The Coronavirus Aid, Relief, and Economic Security (CARES) Act provides for an emergency advance of $10,000 to small businesses and private non-profit organizations affected by COVID-19. In order to receive the advance, you must apply for the Economic Injury Disaster Loan (EIDL) and request the advance at the end of the application process. The loan advance funds will not have to be repaid even if the EIDL application is denied. The EIDLs are up to $2 Million with terms up to 30 years and interest rates of 3.75% for small businesses and 2.75% for non-profits. EIDLs requesting funds up to $200,000 can be approved without a personal guarantee and do not require real estate as collateral.
As mentioned in our previous email and blog post, on Friday President Trump signed a $2 trillion stimulus package. In a move designed to keep small businesses afloat, the CARES Act allocates $349 billion to loans the Paycheck Protection Program loans under the Small Business Administration. We provided details on the Program in a previous post.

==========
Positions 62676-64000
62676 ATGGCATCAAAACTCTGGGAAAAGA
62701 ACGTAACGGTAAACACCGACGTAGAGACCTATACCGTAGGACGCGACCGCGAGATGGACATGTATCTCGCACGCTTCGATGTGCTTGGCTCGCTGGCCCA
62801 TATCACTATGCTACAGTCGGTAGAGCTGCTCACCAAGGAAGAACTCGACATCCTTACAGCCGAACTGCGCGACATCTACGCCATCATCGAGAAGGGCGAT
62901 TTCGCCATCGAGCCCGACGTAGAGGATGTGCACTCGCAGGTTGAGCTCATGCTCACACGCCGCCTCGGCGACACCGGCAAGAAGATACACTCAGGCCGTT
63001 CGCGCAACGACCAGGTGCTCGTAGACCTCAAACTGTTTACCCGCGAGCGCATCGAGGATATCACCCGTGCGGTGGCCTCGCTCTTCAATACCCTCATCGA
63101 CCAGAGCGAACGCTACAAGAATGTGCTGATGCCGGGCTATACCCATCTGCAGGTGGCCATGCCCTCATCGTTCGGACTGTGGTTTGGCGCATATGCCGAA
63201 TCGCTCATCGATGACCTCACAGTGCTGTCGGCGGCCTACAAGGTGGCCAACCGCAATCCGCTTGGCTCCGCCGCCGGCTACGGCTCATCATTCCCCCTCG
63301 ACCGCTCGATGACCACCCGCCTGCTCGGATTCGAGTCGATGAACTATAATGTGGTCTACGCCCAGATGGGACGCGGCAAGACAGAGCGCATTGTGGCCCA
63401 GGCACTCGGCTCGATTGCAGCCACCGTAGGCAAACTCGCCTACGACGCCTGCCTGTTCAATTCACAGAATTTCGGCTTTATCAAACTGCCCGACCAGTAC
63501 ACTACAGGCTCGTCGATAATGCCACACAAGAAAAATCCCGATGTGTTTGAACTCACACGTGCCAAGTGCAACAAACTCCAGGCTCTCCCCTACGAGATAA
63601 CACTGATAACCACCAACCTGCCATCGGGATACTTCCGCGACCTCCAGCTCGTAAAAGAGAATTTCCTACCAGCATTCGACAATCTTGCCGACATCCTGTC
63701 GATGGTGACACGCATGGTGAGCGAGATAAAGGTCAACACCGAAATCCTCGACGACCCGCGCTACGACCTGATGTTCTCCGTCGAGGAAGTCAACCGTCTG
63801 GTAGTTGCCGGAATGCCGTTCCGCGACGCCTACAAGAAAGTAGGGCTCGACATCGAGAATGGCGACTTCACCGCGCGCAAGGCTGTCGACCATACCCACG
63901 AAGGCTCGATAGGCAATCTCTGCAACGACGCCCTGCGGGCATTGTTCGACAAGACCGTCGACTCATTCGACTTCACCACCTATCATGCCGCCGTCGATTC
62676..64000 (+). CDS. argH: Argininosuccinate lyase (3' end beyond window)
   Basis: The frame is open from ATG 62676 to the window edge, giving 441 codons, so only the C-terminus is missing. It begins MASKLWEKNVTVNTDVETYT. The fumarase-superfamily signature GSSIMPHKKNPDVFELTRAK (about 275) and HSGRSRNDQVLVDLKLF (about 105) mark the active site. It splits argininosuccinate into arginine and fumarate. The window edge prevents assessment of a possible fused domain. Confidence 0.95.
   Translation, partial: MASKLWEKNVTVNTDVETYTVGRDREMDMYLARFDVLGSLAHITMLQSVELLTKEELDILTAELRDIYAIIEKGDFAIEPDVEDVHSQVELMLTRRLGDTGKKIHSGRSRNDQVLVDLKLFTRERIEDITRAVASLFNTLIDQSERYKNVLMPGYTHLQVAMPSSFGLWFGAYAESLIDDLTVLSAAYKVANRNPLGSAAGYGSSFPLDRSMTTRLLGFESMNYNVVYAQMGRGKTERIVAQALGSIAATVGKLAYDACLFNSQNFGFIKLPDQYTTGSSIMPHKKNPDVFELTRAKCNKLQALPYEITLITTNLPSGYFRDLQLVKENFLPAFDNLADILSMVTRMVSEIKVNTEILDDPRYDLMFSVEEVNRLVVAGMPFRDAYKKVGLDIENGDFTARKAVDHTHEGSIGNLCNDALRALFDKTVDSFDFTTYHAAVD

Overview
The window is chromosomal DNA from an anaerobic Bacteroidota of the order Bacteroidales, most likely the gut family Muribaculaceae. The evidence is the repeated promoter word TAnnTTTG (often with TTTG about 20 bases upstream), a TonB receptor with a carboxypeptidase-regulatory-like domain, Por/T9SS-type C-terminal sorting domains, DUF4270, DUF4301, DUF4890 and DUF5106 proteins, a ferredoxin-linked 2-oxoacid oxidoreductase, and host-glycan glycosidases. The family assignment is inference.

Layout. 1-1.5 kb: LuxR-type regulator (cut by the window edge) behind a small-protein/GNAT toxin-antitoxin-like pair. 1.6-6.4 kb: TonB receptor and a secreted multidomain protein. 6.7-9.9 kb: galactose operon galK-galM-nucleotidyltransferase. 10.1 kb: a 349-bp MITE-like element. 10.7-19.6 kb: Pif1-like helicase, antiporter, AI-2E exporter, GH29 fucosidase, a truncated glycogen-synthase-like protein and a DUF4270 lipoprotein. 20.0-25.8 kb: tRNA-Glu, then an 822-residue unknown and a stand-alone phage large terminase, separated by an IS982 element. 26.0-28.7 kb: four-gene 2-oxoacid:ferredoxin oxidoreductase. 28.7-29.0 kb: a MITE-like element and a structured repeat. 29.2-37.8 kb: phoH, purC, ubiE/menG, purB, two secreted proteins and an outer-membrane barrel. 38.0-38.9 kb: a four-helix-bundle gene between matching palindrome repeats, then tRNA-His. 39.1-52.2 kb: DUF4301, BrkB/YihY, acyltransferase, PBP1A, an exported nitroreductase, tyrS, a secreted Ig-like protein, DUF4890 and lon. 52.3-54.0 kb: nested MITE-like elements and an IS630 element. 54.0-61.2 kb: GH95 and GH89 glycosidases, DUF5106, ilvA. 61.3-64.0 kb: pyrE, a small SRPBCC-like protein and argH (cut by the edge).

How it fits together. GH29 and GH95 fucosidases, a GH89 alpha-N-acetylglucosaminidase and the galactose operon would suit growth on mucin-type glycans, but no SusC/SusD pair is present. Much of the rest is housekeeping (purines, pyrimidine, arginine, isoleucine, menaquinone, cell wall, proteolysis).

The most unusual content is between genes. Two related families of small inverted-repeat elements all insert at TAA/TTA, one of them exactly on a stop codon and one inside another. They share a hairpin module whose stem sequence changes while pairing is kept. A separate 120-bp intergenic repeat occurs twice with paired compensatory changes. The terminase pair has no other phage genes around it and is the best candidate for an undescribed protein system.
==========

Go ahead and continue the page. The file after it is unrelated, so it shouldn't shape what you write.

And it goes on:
Lenders are working out the final details with the Small Business Administration (SBA), but you can take steps now to prepare for the application process to avoid delays. Applications may be ready to be processed as early as next week. We suggest that you contact your bank and ask if they are qualified SBA 7(a) lenders and participating in the Payback Protection Program. Inform them of your interest in applying and ask how you can prepare. Please feel free to reach out to our team with questions.
In response to the Coronavirus (COVID-19) outbreak, city, state and national governments are offering various types of relief for small businesses. Below is a summary related to relief offered by the Small Business Administration (SBA) related to the epidemic, we suggest you apply as soon as possible as processing delays are expected. The SBA has indicated that online application will result in the fastest method to receive a decision.